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Against Tàpies

Antoni Tàpies, Gerhard Richter, Joseph Beuys, James Lee Byars, Dan Graham, León Ferrari, Gerhard Merz, Richard Artschwager, Hanne Darboven, Marcel Broodthaers, Art & Language, Valie Export, Pier Paolo Pasolini, Carlos Pazos, Marcel Duchamp, André Breton, Enrico Donati, Oriol Vilapuig, Helen Levitt, Gordon Matta-Clark, Richard Long, Joan Colom, David Hockney, Bruce Nauman, David Wojnarowicz, Vicente Vázquez/Usue Arrieta, Luis Guerra, Álvaro Perdices, Thomas Hirschhorn, Henri Michaux, Robert Frank, Osvaldo Lamborghini, Martin Kippenberger, Jean Dubuffet, Hans Hartung, Otto Wols, Georges Mathieu, Georges Bataille, Pep Agut, Isaías Griñolo.

Against Tàpies is a proposal originating from three questions formulated by immediate confrontation: a) what tensions and links did Tàpies’ work maintain with the successive artistic movements to which it has been assigned? b) how could artists from a different moment and with radically different aesthetic paradigms establish a dialogue and critical exhortation with Tàpies? c) did Tàpies fantasise, as Borges did, that all epic literature concerning himself and his oeuvre was addressing someone else other than himself?

a) The first of these questions comes from a fact easily verifiable from a historiographical point of view: from the early eighties, when Tàpies acquires the status of ‘celebrated painter’, his work begins to pull away from the cutting edge and stands back from much contemporary art practices. The truth is that with the exception of some examples from the sixties and seventies, Tàpies’ work was never shown in dialogue with other artists outside the pictorial medium or who were not familiar to historicist criteria; however, after reaching a significant status in the system of national and international art, his work was framed, from a museum perspective, within strictly chronological exhibition formats or, on the contrary, revisionist perspectives regarding his own production. The consequences of this isolation opposing successive curatorial narratives are significant: Tàpies’ trajectory was deprived of the variety of display devices that would have updated and incited a confrontation with other artists, thus reinforcing a solipsistic and repetitive impression, through which a interpretive narrative marked by heroism and disconnection was consolidated.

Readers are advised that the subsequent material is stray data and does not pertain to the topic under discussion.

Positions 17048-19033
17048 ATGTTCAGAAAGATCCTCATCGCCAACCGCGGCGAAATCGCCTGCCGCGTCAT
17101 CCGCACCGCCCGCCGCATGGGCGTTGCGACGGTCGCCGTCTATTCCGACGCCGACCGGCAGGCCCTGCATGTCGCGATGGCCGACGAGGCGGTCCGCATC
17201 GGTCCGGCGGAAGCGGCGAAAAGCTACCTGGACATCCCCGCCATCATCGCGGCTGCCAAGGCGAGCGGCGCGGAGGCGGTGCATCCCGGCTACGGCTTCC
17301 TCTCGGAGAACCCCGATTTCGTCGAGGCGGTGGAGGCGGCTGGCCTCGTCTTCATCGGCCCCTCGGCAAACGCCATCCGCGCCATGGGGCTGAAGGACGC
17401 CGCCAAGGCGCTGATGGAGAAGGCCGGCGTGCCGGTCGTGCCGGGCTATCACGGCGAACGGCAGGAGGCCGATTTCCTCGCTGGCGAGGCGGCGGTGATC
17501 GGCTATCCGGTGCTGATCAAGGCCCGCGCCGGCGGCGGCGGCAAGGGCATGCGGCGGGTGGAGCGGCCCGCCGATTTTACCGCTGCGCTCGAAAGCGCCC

b) If the first question posited above seems to force us to recap the journey of Tàpies, the second question invites us to reflect on its present position, about the openings through which artists can still question it. Obviously Tàpies holds a prominent position in Spanish art from the second half of the twentieth century and an outstanding position in an international context, but, precisely for that reason, for thirty years, and especially within the field of Catalan and Spanish painting, approaching or distancing Tàpies, embracing certain mannerism linked to his oeuvre or employing aesthetic and opposing paradigms, has resulted in a sort of unspoken trauma diluted only in the nineties, after successive exhibitions held in his own foundation set new thematic paradigms with which his work could be revalued.

In this sense, a glimpse into the national pictorial practices of the seventies is enough to demonstrate how much the ‘style’ of the artist was in opposition to those current at the time. Alternatively, if we analyse the ‘return to painting’ in the eighties, at least in its native version, we can verify how Tàpies was an expressive plastic and genealogical model that was, moreover, surprisingly literal.

However, for later artists or those who were not so influenced by the local art scene, Tàpies has been a reference without these connotations, inviting us to think that, through their efforts, other perspectives, forms of dispute, confrontations and antagonisms could be inaugurated, arising from a certain commonplace and attentive to issues less identified by both public and media with the painter from Barcelona.

c) Finally, the third question asked on this project regards the construction of a stereotypical stylistic identity that runs through the work of Tàpies, bringing some formal linearity. Thus, compared to the successive stages of his oeuvre – the early self-portraits, the magic realism of the forties, the Informalist matter paintings of the fifties, the expressionistic figuration of the sixties, the political involvements of the seventies and the objectualism of the eighties, before reaching apotheosis in the unlabelled work of later periods – many breaks in the line of argument emerge in the work of Tàpies. These works appear to have been made by other artists, as if Tàpies needed to escape his plastic personality by assuming the most diverse guises of other creators. Thus, paradoxically, within Tàpies’ oeuvre we find his own antithesis; canvases that reference the Mexican muralists, resemble a kind of Futurism, refer to Pop art or to postmodern illustration. David Hockney, Diego Rivera, Raymond Pettibon and Giacomo Balla are just a few of the ‘heteronyms’ adopted by Tàpies, who with this artistic division seems to be playing a joke on historiography and stylistic consistency.

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